ELECTION2020_DIGIBANNER

From a colonial gold rush settlement in the 1860s to a modern-day tourist mecca, there's plenty of history buried in the Coromandel.

The electorate includes many townships encompassing Coromandel, Whitianga, Thames, Whangamatā and Waihī among others. Recent boundary changes saw the electorate grow east to take in Ōmokoroa, and lose Te Aroha, which is now in the Waikato electorate.

"People really identify with their own township," Alison Smith from the Waihi Leader and Coastal News said..

"Whangamatā people will see themselves very much as Whangamatā and looking beyond those boundaries, Ōmokoroa will seem like a very long way away for a lot of people on the Coromandel Peninsula."

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The Coromandel electorate was first established back in the 1880s, when gold mining and kauri forestry devastated the landscape. Nowadays the forests are regenerating and the pace of life has eased thanks to a steady influx of retirees. In fact, more than a quarter of residents in the electorate receive the pension.

No surprise, then, that the Coromandel electorate tends to vote National - apart from 1999 when it swung all the way from conservative to conservation, electing Jeanette Fitzsimons for the Greens.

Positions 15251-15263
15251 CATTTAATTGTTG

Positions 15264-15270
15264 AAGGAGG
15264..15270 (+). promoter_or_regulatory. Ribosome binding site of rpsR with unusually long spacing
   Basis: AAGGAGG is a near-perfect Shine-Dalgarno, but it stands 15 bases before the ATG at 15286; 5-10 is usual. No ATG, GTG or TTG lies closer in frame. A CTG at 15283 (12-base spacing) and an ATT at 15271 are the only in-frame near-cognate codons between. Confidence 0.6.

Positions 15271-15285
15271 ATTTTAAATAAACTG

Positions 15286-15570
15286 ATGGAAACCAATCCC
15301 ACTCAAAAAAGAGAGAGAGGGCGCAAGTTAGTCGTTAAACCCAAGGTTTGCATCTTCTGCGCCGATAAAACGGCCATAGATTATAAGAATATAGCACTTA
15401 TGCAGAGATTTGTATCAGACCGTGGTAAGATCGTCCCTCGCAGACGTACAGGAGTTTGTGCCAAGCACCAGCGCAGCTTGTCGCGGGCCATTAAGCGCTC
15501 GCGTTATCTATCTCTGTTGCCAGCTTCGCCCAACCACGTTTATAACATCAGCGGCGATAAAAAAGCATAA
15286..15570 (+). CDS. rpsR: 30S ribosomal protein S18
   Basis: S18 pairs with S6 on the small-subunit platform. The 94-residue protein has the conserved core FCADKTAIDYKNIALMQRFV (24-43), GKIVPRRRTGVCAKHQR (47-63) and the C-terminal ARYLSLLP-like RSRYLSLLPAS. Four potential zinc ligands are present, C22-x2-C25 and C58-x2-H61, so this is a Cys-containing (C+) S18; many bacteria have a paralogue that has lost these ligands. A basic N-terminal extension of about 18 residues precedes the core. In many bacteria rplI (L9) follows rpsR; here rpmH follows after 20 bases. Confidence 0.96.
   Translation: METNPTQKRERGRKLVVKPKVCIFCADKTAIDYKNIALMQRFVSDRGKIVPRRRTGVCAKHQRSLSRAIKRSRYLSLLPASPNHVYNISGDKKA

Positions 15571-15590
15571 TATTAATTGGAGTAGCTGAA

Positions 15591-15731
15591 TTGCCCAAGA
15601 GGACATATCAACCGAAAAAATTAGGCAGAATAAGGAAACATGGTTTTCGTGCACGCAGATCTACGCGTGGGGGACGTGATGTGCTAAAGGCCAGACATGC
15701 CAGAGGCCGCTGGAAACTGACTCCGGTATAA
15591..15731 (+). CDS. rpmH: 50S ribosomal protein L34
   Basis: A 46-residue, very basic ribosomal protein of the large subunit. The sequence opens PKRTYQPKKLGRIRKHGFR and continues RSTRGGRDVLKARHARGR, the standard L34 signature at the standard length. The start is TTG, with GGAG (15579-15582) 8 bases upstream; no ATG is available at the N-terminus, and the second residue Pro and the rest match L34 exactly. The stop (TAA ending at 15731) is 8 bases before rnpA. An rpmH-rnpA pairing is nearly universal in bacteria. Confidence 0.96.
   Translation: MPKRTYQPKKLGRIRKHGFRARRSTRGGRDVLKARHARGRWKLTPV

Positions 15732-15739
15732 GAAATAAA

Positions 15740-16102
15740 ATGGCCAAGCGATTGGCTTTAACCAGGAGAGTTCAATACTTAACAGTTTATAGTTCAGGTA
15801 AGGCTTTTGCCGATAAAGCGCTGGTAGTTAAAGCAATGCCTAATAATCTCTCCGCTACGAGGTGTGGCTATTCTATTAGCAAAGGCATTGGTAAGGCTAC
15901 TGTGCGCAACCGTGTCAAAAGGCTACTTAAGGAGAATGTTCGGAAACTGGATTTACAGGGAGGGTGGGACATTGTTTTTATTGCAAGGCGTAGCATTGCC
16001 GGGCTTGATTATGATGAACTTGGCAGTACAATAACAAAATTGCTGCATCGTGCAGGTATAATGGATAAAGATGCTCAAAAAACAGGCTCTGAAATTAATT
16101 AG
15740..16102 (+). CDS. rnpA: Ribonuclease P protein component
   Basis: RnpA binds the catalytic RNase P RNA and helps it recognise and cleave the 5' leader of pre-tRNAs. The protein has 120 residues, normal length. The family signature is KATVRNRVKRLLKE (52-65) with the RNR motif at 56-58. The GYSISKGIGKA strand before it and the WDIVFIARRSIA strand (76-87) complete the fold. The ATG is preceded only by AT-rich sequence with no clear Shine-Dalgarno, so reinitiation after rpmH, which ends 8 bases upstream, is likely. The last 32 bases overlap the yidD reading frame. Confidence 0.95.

"To me it wasn't a surprise that she was elected," Smith said.

"We do have a lot of residents on the Coromandel that have chosen to live on the Coromandel because of their love for the environment, and their connection to nature and the natural environment ... and they're still here."

But travel around the region is still stuck in the past, with two state highways that flood regularly and many smaller roads in desperate need of upgrades. Getting in and out of the area at peak season has its challenges - just ask any Aucklander lucky enough to own a bach here.

"The roads are winding, the roads are subject to flooding, to slips, this is a regular occurrence for residents in the Coromandel so we often have roads blocked several times a year and sometimes for days on end," Smith said.

While key issues in the electorate range from transport to the environment, the big question for this election is what difference, if any, the addition of Ōmokoroa will make to the vote.

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